The most expensive option would be to haul the contaminated soil to the Coopersville landfill, which is qualified to accept such material. The estimated cost for that is $70,000 to $80,000.
The other remedy is to berm the 650 cubic yards of soil and cap it with clay — estimated to cost $25,000 to $30,000.
Cotton said he believed the lower-cost method of leaving the soil onsite would be effective and could be paid for in part by savings from lower-than-expected project bids.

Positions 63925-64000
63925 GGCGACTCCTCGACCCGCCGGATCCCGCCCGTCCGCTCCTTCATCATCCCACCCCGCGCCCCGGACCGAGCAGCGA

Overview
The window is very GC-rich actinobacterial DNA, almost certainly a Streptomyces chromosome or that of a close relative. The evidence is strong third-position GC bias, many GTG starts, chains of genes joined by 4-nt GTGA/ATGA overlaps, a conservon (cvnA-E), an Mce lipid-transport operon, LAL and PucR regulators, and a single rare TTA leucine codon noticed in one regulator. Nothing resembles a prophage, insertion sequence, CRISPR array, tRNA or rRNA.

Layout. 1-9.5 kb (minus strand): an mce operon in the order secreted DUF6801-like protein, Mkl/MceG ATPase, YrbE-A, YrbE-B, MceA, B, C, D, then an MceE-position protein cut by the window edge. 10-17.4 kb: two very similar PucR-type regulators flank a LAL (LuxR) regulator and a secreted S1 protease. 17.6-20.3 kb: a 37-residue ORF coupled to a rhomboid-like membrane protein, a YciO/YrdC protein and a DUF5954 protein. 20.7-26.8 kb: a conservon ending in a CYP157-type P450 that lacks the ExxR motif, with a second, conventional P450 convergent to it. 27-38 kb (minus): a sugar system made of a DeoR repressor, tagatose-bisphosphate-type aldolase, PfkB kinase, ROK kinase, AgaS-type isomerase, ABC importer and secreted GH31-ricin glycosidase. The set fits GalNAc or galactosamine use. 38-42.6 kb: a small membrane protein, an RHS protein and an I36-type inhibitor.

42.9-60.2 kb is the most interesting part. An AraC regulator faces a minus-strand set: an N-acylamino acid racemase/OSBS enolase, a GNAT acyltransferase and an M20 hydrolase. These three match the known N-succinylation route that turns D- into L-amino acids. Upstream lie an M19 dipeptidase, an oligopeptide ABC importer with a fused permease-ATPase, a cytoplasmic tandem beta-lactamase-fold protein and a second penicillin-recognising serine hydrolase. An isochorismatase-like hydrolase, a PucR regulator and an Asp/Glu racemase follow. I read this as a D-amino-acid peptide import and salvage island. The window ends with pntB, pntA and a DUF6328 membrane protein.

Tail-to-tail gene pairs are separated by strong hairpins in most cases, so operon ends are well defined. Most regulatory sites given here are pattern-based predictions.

Cotton said he ordered phase 1 environmental testing on the land several years ago, but the U.S. Army Corps of Engineers in 2010 required more wetland delineation for the bike path project west of School Street.
Cotton said Monday night that he regrets not ordering more testing.
Councilmen Dave Bennett and Jim MacLachlan will comprise the advisory committee and be kept abreast of project developments.
To read more of this story, see today’s print or e-edition of the Grand Haven Tribune.